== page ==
The European Commission has categorically denied wanting to ban essential oils in its revision of a law restricting harmful chemical substances, after the publication on Sunday of a tribune of a hundred French senators alarmed by a “threat” for the culture of the lavender.

In a text entitled “Lavender from Provence is in danger”, published in the JDD, the parliamentarians consider that the revision, being drawn up in Brussels, of the European regulations on chemical products represents “an immediate danger” for “any the sector of perfume, aromatic and medicinal plants”, i.e. in France 25,000 direct or indirect jobs.

“For the EU, lavender is a chemical whose toxicity must be assessed, in particular the endocrine disrupting effects (…) The obligation to test each of the 600 molecules of an essential oil is inapplicable and inappropriate” while “the oils tested as a whole do not induce deleterious effects”, they argue, accusing Brussels of “encouraging to replace natural molecules with synthetic molecules from petroleum”.

For the European executive, which has been dismantling this argument for several years, these concerns have no reason to be.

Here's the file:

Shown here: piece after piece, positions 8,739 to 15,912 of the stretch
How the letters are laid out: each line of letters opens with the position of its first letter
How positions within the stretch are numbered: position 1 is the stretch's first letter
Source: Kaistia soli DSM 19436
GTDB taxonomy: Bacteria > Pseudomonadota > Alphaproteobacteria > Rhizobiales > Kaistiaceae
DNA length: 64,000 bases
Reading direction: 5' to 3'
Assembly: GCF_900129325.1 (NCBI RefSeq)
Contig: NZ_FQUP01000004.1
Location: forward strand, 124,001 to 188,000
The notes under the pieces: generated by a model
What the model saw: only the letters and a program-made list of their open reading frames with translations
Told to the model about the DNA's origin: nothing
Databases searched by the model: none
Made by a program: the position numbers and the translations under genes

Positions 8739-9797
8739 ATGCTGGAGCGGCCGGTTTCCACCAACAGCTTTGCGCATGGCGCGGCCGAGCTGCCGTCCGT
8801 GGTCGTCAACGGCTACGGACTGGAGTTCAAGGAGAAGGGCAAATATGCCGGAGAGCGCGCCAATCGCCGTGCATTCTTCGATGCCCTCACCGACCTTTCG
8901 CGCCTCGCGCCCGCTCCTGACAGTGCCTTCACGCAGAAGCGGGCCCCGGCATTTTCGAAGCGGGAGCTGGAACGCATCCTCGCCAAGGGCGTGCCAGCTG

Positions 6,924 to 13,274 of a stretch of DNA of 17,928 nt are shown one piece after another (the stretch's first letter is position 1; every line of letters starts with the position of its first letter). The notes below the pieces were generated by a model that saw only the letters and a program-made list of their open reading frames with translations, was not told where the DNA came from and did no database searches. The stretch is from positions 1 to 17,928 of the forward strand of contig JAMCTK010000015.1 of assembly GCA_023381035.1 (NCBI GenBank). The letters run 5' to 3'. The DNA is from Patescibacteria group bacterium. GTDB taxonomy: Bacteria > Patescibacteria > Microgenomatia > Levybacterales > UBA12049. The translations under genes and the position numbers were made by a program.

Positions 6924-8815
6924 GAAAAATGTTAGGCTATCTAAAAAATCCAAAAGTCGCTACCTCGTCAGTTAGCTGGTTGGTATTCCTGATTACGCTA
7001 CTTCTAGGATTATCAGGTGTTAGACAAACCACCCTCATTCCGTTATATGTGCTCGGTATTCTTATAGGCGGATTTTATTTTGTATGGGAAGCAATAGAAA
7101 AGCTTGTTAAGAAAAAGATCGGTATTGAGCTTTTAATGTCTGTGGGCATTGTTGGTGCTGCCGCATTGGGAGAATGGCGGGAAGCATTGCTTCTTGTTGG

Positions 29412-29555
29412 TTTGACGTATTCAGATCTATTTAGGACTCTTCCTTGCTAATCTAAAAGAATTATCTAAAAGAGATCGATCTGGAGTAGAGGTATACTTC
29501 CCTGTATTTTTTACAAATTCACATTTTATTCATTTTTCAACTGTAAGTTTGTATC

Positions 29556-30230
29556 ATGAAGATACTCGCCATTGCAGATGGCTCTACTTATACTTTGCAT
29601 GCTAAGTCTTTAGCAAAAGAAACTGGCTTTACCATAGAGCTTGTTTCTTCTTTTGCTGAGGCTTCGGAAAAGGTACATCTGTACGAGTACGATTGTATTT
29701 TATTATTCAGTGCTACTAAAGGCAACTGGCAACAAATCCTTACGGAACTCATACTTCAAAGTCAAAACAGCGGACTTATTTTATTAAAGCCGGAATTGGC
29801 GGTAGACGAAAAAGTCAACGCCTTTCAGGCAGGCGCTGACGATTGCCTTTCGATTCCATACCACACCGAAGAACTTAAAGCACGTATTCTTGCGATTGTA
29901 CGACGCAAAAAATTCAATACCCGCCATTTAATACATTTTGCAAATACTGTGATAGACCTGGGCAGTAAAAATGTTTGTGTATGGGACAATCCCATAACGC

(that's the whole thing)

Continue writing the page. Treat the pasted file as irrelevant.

“Essential oils are already defined as chemical substances and regulated as such (…) In the planned revisions, the Commission has absolutely no plans to modify this definition, nor to start requiring the analysis of each molecule of the oils essential”, reacted a spokeswoman for the institution to AFP.

“The review of the REACH (chemicals) regulation does not include any plan to ban essential oils,” she pointed out.

On the other hand, in parallel, “certain Member States are currently evaluating the possibility of developing a file to restrict + skin sensitizers + (components causing an allergic reaction, Editor’s note) in consumer products” based on the revised regulations, and such restriction, under the jurisdiction of national authorities, “could affect the use of essential oil in consumer products”, recognizes the Commission.

The revision of European texts should define new categories for endocrine disruptors and “persistent, accumulative (in the body) and toxic” substances, but “in any case, this will not mean a ban on essential oils”, insists the door floor, stating that the details of the review are not yet fixed.

The revision proposals drawn up by the Commission will have to be approved by the European Parliament and the Member States, but will not require transposition into national law by the national parliaments of the Twenty-Seven to be applicable – which is also denounced in their forum by the French senators.

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